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The China factor: US strategic turning point in the Middle East – opinion

President Biden’s recent Middle East visit might come to mark a strategic turning point. Viewed through the lens of great power competition with China, the Middle East is no longer a distraction for the US but rather a priority. Instead of exiting the Middle East, the US sees it must bolster its posture in the region to address China’s global impact. In the run-up and throughout his visit – in both Israel and Saudi Arabia – Biden repeatedly pledged, “We will not walk away and leave a vacuum to be filled by China, Russia or Iran.” 

During the past decade, the Obama and Trump administrations sought to disentangle the US from the Middle East in order to free up resources to refocus on Asia and China’s rise. Biden was now making the opposite case – reassuring allies and partners in the Middle East that the US is committed to an “active, principled American leadership” in the region. 

One could easily write off these statements as political spin, an attempt to concoct an additional justification for the highly controversial meeting with Mohammed Bin Salman, the Saudi crown prince. However, Biden’s comments follow the US military’s evolving outlook on the Middle East. In May, soon after assuming command of the US military in the Middle East (CENTCOM), Gen. Kurilla stated, “The CENTCOM area of responsibility is literally and figuratively at the center of America’s global competition with China.”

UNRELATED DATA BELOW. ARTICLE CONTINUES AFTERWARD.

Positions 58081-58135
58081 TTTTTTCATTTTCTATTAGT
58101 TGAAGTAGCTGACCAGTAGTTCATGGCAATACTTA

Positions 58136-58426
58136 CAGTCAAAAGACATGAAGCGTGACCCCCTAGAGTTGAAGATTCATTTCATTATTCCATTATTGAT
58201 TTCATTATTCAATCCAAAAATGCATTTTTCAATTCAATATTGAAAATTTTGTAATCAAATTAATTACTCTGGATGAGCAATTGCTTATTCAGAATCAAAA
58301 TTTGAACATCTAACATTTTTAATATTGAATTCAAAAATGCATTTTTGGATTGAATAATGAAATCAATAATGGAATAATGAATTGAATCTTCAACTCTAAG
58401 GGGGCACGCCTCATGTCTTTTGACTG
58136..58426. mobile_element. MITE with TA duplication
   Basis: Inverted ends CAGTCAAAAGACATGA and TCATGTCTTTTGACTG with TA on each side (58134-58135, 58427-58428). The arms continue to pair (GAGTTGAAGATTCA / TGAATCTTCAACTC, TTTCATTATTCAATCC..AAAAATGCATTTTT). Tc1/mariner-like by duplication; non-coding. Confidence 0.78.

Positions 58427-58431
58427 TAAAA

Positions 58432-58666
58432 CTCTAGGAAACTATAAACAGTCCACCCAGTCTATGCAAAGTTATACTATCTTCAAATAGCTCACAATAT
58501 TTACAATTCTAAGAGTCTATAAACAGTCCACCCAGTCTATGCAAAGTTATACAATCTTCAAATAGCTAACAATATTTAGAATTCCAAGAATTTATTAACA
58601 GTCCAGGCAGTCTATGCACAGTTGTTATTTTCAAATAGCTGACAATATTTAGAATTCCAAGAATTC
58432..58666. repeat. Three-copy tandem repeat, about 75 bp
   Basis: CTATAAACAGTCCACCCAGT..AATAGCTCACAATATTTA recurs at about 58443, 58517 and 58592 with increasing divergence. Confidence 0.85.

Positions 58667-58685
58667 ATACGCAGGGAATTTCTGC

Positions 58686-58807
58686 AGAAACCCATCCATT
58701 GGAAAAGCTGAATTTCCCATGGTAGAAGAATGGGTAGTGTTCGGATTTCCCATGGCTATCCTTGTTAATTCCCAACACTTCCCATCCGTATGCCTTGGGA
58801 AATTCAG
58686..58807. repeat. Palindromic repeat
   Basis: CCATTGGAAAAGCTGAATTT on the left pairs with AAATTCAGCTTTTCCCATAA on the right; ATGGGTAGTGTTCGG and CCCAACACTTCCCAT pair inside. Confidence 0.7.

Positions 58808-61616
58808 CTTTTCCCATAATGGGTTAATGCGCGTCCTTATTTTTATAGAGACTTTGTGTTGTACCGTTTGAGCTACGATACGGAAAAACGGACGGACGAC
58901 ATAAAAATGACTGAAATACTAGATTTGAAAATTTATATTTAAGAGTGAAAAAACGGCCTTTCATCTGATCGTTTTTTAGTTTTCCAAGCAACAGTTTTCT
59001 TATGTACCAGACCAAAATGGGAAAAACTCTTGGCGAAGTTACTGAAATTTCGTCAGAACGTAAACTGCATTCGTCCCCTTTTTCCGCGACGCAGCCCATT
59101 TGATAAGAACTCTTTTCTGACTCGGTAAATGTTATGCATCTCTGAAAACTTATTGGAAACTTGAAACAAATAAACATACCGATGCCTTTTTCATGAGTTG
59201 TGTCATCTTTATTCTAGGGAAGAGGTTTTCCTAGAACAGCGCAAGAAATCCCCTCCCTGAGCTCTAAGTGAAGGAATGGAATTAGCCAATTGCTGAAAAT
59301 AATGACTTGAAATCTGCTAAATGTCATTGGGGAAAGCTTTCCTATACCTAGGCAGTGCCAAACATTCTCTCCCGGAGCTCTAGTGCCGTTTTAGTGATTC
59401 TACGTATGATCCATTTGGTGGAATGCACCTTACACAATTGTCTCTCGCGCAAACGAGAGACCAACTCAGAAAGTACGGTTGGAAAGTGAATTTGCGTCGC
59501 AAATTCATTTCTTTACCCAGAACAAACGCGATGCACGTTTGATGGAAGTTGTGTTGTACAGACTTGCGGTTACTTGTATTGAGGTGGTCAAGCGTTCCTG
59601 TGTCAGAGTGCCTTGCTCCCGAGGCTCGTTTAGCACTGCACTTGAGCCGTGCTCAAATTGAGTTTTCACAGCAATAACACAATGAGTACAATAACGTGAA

The China factor

If the China factor would have been a mere excuse, it would not have featured so high on the visit’s “deliverables.” Furthermore, the US ambitions regarding China were not limited to specific measures that could mitigate China’s growing influence in the region; the US enlisted its regional partners to support its global priorities in challenging China’s rise.

For instance, Saudi Arabia agreed to become the new testing ground for an innovative cellular technology that might rattle Huawei’s 5-G global grip. The kingdom also undertook to finance major infrastructure projects of the G-7-endorsed “US Partnership for Global Infrastructure and Investment” – an alternative to China’s Belt & Road. 

Under the aegis of the new “quadruple” I2-U2 grouping, Israel and the United Arab Emirates took on enhancing the role and involvement of India in the Middle East. From the American perspective, enhancing India’s engagement in the Middle East could be a counterweight against Chinese influence in the longer run. 

The full article can be found here, where it was originally published on July 29, 2022.

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